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In memory of Frederick Seymour, 1895–1981

No conversation needed or desired.
I’m in the ward each evening, just to sit.
His occupation is to breathe, and mine
To listen for his voice inside my head.

The voice remembered likes to stick to facts.
He made a choice quite easily one day:
I went down to the office to recruit.
Mornington Crescent. Then I went straight back

And told my mother that I’d volunteered.
She was upset. But I was right to go.
If I had waited till they called me up
I never would have lasted like I did.

On Vimy Ridge, the doctor’s orderly,
He sewed them into blankets, corpse by corpse.
We took their boots off, and their I.D. chains,
That’s all. I saw their faces. Bits of boys.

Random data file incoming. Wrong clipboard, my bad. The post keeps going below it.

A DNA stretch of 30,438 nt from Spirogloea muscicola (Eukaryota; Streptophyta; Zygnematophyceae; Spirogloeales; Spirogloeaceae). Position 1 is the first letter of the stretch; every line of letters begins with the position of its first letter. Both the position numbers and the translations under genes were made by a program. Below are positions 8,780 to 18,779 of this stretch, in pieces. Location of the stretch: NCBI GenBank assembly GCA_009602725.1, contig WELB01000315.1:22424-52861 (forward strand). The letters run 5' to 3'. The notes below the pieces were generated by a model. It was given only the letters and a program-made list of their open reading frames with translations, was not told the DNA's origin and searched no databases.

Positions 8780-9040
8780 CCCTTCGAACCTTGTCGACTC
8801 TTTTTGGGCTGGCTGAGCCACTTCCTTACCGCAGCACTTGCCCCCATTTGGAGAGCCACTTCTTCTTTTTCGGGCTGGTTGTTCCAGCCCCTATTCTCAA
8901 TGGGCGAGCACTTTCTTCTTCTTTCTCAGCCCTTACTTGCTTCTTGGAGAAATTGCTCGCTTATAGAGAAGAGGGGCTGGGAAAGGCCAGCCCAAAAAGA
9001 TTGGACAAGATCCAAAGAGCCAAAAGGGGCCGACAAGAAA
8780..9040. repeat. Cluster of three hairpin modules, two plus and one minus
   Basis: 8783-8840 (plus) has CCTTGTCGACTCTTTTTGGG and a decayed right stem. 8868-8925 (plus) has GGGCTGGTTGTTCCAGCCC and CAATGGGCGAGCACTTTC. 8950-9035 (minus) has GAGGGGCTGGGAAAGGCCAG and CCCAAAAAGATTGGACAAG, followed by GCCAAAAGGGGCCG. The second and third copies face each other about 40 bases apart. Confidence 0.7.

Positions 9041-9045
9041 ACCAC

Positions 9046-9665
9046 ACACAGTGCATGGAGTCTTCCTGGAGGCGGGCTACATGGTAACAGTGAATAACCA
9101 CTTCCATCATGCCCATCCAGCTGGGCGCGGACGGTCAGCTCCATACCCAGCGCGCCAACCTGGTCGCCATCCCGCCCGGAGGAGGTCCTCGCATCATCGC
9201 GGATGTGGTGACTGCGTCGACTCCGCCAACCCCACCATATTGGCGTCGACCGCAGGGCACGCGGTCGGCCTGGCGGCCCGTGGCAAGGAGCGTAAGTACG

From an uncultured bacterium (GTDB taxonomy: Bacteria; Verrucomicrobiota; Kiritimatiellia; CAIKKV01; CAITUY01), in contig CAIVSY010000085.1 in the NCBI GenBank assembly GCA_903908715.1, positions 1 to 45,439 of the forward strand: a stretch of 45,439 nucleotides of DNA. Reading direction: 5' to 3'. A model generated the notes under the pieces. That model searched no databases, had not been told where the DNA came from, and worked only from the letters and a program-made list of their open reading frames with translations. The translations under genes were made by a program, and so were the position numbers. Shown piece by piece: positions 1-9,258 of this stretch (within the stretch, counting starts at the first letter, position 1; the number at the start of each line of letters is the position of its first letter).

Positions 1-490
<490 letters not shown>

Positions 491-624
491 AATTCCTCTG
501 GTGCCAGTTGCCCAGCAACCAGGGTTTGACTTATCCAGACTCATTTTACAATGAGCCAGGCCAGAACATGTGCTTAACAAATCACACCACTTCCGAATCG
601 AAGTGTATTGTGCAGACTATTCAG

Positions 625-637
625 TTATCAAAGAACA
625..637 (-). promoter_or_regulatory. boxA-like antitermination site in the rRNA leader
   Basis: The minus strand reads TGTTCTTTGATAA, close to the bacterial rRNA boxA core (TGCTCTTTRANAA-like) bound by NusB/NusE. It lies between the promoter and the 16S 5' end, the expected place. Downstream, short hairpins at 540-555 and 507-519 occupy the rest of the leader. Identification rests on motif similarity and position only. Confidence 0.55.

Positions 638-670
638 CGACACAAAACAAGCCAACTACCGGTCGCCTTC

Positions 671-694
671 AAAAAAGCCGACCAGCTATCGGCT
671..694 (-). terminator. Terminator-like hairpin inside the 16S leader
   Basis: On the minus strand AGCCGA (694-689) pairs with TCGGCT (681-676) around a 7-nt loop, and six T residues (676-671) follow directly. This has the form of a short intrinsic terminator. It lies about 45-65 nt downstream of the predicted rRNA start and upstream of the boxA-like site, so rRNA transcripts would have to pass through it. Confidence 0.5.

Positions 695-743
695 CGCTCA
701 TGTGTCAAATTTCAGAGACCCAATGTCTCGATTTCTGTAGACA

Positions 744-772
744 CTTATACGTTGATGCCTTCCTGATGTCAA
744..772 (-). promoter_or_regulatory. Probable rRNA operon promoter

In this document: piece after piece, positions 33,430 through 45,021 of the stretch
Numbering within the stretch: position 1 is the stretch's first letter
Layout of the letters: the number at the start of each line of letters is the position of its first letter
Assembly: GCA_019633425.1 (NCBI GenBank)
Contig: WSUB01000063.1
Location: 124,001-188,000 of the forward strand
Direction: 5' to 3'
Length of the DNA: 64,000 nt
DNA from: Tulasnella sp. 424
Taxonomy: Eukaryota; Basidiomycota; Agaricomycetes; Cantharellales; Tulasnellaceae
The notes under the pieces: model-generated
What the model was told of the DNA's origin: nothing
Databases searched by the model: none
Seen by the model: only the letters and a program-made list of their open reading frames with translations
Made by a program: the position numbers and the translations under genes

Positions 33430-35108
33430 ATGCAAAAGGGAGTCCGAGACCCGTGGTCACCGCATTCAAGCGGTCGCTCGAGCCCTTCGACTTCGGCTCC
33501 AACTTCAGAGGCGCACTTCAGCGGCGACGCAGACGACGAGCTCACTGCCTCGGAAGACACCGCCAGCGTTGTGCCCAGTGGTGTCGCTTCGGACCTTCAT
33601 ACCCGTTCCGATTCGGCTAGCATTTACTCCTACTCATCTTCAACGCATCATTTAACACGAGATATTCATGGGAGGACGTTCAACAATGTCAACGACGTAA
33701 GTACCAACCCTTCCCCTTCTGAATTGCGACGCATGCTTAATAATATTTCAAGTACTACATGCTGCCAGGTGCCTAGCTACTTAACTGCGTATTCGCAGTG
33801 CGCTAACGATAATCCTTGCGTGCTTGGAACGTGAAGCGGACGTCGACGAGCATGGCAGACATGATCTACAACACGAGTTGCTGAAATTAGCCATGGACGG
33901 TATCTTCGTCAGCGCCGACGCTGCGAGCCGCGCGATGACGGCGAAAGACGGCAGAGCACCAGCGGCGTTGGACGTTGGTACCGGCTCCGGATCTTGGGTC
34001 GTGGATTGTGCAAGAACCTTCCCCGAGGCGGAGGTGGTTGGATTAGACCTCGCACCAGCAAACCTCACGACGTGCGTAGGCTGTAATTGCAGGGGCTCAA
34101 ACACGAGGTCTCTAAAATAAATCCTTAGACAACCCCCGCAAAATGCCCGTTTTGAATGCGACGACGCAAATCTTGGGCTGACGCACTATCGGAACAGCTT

The voice resists grandiloquence. It speaks
Of perks and pains — I got the better food
‘Cause I was looking after officers.
The tin hats made my hair fall out in weeks.

He lasted till a shell undid his leg.
The wound was bad enough to bring me home.
They drained the pus for ages, bowls of it

From where the shrapnel nestled in the thigh

And lodges there tonight; a flake of iron
Which cooled first in a factory in the Ruhr
Now shivers with the rest of him inside
The shiny silver bag he’s swaddled in.

Not long ago, at home, he handed me
A standard issue army greetings card,
Address and message legible but faint,
The Allied flags still bright in coloured inks.

My darling Dolly, my first chance to write.
Arrived quite safe in France on Monday last.
Am hoping you are well. Yours ever, Fred.
Goodbye dear
— like an afterthought, beneath.

The censor had approved these sentiments
And left his purple mark accordingly
But insufficient postage had been paid
By sender, and the message was delayed.

Poor thing, she had to wait three months for this.
I kept it when she died. Look after it.

No conversation needed or desired.
I’m in the ward each evening, just to sit.

Audio file

Listen to this poem — read by the author